Start by washing the carbon fiber with a degreasing solution designed for carbon fiber or a simple dish soap and water mixture. This removes any dirt, grease or oils from the surface. Rinse and dry the part completely after cleaning.

2. Abrade the Surface

Next, you’ll need to scuff up and abrade the slick resin surface to help the paint grip onto the carbon better. Start with 600 grit sandpaper and work up to 800-1000 grit for the final sanding.

Be sure to sand in straight lines along the length of the part, rather than circular motions, to avoid introducing swirl marks. The surface should appear dull and porous when properly sanded, with some exposed carbon threads.

3. Apply Primer

After cleaning and sanding, a primer designed for carbon fiber is highly recommended before applying your color coats. Quality carbon fiber primers will etch into the surface to improve adhesion.

Allow the primer to fully cure per the manufacturer’s directions before sanding again with fine (800+ grit) sandpaper. Then apply 2-3 more primer coats until you achieve a smooth, even base for paint. Be patient during priming as carbon fiber often requires more coats of primer compared to other materials.

4. Final Prep

Before painting, wipe down the primed surface once more with a tack cloth to remove any remaining dust or contaminants. Apply painter’s tape as required to mask off any areas you don’t want painted. Now you’re ready to start applying color!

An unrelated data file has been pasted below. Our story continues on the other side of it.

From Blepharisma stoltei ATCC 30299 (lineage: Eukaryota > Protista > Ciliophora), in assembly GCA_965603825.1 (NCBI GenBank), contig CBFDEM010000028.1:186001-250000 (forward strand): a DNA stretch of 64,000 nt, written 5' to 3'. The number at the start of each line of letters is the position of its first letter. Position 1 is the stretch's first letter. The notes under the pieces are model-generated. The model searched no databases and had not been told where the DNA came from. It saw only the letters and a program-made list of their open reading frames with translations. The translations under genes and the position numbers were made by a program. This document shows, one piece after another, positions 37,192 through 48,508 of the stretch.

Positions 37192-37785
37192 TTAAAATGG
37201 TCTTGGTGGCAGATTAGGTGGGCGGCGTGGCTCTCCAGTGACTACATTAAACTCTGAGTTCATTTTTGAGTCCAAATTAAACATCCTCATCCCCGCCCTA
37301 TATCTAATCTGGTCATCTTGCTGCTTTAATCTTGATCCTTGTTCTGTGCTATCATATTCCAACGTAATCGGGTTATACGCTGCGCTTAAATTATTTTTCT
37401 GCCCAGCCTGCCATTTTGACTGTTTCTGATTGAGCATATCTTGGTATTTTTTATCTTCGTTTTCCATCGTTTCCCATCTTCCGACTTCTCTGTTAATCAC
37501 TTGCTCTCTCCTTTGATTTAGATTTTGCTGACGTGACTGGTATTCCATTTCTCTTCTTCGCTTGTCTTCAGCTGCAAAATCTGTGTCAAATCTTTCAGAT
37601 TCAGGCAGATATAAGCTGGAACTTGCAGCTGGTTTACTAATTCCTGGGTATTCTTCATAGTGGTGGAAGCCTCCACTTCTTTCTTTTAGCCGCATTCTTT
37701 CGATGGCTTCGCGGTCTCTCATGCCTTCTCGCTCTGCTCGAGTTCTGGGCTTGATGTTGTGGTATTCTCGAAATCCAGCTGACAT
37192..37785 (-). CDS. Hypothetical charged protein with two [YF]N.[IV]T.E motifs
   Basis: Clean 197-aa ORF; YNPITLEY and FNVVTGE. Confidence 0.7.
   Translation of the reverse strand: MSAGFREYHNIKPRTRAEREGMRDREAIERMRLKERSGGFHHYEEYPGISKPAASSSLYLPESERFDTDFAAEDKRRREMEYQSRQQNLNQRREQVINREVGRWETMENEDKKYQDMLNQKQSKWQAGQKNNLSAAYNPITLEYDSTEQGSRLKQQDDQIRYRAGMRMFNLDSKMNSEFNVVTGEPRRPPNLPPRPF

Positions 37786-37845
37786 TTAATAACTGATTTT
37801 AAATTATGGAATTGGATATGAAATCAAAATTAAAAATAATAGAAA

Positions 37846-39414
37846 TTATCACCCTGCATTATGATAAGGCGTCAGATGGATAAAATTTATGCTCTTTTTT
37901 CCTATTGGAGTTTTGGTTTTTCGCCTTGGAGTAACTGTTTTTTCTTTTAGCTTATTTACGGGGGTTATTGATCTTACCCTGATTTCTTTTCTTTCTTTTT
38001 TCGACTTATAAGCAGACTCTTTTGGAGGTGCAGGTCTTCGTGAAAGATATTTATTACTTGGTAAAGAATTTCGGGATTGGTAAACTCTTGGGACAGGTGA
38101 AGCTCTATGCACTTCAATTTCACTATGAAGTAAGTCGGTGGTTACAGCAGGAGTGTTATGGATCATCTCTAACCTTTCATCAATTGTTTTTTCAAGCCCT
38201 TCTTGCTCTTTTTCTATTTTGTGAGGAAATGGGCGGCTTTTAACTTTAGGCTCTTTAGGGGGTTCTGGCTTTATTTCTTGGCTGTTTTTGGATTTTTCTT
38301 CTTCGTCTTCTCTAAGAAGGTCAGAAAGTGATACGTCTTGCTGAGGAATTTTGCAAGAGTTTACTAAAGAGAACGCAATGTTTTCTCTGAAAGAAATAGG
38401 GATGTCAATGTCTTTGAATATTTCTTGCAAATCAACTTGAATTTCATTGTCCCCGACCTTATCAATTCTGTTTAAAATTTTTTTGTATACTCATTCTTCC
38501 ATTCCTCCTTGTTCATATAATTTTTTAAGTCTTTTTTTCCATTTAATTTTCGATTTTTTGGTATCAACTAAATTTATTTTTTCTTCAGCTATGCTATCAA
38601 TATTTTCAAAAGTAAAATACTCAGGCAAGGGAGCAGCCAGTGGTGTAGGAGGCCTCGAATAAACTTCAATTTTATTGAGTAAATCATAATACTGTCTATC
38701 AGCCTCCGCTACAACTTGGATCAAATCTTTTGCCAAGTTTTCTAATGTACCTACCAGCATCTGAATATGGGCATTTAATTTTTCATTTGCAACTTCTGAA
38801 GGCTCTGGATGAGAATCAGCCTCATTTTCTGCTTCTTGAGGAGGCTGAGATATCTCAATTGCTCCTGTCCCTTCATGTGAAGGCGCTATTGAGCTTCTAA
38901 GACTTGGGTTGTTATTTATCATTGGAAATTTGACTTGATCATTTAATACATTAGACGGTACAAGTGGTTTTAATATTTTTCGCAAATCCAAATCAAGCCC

Best Application Methods for Painting Carbon Fiber

When it comes to applying your specialty carbon fiber paint, here are some techniques to consider:

Spray Painting

For professional quality results, spray painting is the preferred application method for carbon fiber. Paint spray guns allow you to apply multiple ultra-thin coats of paint to slowly build up even, smooth coverage.

Hanging or positioning the carbon part vertically provides consistent coverage on all sides. Allow proper drying time between light coats according to manufacturer specifications. Be sure to spray in a well-ventilated paint booth.


Although brushing takes more work, you can successfully brush smaller carbon parts or touch up paint chips with careful technique. Use high-quality natural bristle or foam brushes designed for smooth coatings.

Work in long straight brush strokes while gently feathering the trailing edge to prevent heavy brush marks in the paint. Thin the paint slightly with recommended thinner to improve flow and self-leveling.


On large, flat carbon panels, foam paint rollers can provide a smooth brushed look while covering area quickly. Select rollers with finer foam specifically for smooth coatings rather than rough textured construction rollers. Roll slowly in long straight lines while lightly feathering each pass.

Rattle Can Spray Paint

While convenient for small jobs, rattle can spray paint doesn’t provide quite as smooth and professional of a finish as paint guns. Make sure to use short sweeps, keep the can the proper distance back, and avoid letting the paint dry in the nozzle. Multiple thin coats are still better than heavy coats.

Paint Pens

Oil-based paint pens and markers allow you to hand paint designs, stripes and graphics onto carbon fiber. Nitro-cellulose lacquer based pens offer good adhesion and compatibility with automotive paints.

Tips for Painting Carbon Fiber Parts

Follow these handy tips when planning your carbon fiber paint project:

  • Always verify paint compatibility with your specific type of carbon fiber first